Thursday, January 27, 2005

Rabbi Mordechai Gafni Series Part 16: Lies, more name changes, more lies and a political scandal


At 9:55 PM, Blogger jewishwhistleblower said...

Note in article #1 he uses all three last names. He's known by his fake last name Winyarz in Florida, he's registered by his real last name Winiarz as a Republican and he's changed his last name to Gafni.

The Palm Beach Post
November 2, 1990
by BILL DOUTHAT, and TIM PALLESEN, Palm Beach Post Staff Writers

Facing a jeering political crowd Thursday, Congressional candidate Scott Shore admitted that the rabbi who signed an endorsement letter mailed to 50,000 Jewish voters was actually controversial Boca Raton rabbi Mordechai Winyarz.

Shore refused demands from the audience at Temple Beth El that he apologize for the letter, mailed under the signature of Rabbi Marc Gafni. Shore said Winyarz changed his name to Marc Gafni before he left last year to live in Israel.

The audience of more than 250, including many supporters of incumbent Rep. Harry Johnston, jeered when Shore claimed that he was not attempting to deceive voters about Winyarz's true identity.

One Johnston supporter, Jerry Marshall, demanded that Shore refute the letter or withdraw from the election.

"You are unfit for office," said Marshall, chairman of the Atlantic
Democratic Club in Delray Beach.

Johnston, who debated Shore at the candidate forum at the Boca Raton temple, read from the Winyarz letter and pointed out that it was directed to "fellow Democrats." Johnston said Winyarz registered as a Republican two years ago, a fact that Shore conceded.

Johnston also noted that "Gafni" said in the letter that he had been a supporter of John F. Kennedy. Winyarz was 3 years old when Kennedy was assassinated in 1963, Johnston said.

Johnston accused Shore of deceit, saying his polls show the letter eroded some of Johnston's support in condominium communities heavy with Jews. He said some supporters have called to ask him if he's anti-Semitic.

"Scott Shore is totally amoral. He has no compunction about lying,"
Johnston said. "This has hurt us in some of the condos. People received it and accepted it."

Gafni, reached Thursday in an Israeli settlement on the West Bank, denied that he tried to mislead anyone-- saying Gafni is the Hebrew translation of Winyarz.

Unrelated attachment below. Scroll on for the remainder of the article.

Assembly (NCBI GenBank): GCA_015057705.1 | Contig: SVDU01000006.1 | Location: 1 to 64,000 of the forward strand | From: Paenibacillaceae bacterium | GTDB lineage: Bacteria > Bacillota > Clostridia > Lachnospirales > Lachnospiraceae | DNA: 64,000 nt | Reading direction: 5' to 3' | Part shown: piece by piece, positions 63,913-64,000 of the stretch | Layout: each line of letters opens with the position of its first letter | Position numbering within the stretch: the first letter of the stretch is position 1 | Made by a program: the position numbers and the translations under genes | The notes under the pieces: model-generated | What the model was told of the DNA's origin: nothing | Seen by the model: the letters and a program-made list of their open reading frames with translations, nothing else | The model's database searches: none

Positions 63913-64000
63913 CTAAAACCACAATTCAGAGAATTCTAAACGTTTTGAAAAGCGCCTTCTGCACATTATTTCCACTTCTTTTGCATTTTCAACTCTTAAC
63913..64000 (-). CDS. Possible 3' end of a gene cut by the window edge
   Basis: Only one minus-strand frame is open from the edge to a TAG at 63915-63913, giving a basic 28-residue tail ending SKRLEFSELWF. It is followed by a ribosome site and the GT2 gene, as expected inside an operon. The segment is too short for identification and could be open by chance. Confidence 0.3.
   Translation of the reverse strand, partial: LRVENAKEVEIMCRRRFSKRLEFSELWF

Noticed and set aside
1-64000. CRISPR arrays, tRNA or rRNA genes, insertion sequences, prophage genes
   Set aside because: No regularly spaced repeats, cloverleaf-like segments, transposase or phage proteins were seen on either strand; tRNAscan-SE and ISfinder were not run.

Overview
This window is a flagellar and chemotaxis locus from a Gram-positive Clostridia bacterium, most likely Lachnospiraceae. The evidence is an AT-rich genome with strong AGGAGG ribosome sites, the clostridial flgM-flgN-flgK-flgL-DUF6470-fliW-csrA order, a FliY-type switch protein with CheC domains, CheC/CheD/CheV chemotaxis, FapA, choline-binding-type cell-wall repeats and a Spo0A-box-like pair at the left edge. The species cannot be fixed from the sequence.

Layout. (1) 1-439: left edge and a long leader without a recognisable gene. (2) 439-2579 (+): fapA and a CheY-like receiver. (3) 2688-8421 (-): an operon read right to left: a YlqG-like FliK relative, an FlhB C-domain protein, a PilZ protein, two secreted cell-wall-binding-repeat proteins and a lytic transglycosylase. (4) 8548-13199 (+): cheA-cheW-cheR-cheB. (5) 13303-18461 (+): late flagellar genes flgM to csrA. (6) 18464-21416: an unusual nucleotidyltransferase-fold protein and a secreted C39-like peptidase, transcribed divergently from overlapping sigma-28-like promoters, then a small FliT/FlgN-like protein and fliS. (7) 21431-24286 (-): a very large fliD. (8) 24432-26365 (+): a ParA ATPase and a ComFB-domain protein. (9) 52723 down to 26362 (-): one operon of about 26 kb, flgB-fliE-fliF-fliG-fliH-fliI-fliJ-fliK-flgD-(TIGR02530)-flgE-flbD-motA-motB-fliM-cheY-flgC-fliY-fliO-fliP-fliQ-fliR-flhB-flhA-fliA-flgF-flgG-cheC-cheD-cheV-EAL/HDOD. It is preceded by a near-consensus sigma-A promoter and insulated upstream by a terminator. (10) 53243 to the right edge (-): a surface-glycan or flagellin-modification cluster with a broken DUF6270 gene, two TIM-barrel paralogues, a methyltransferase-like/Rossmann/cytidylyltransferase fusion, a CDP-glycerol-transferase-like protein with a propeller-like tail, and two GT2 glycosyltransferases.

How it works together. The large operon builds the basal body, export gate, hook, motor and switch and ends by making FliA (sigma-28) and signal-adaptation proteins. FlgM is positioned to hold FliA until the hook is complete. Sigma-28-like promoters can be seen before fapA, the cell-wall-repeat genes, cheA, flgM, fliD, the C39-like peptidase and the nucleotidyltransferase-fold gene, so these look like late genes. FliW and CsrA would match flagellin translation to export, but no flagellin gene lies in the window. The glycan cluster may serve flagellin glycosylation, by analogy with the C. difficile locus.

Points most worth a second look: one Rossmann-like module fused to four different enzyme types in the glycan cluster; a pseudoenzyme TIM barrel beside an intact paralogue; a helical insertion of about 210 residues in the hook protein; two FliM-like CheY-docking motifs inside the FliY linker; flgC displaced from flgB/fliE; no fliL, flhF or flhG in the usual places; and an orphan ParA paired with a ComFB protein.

Shore's campaign called the mailing a bold move into Johnston's base of support. "If we'd have just sat and tried to solidify the Republican vote, we couldn't win," spokesman Kirill Goncharenko said.

"Like you, I am a Democrat. I'm proud to be a Democrat and have been one for my entire life," the letter began.

Supervisor of Elections Jackie Winchester said Thursday that a person identified as Marc Winiarz of Boca Raton registered as a Republican in Feburary 1988. Asked if he is that person, Gafni said: "That wouldn't surprise me." He said he was upset at the national Democratic Party then, and even organized a mock funeral for Democrats at the Boca Raton Synagogue, where he was rabbi.

Gafni, who was Shore's rabbi while in Boca Raton, was active in protests such as one against the Pope's visit to Miami in 1987, where he dressed in concentration camp clothing. He was censured by the Rabbinical Association of South Palm Beach County in 1988 for trangressing "the bounds of respectable behavior befitting a rabbi," but the censure was later withdrawn.

Gafni said he supports Shore because he is "honest and bright, and he calls his grandmother every week."

November 7, 1990

First-term incumbent Congressman Harry Johnston scored a smashing victory Tuesday over Republican challenger Scott Shore.

In a House race that Johnston described as ''very bizarre,'' the West Palm Beach Democrat said his victory could be ascribed to voters' distaste with Shore's negative campaign.

''I think people still want to discuss the issues. A negative campaign can take away points, but they can't transfer them,'' Johnston said.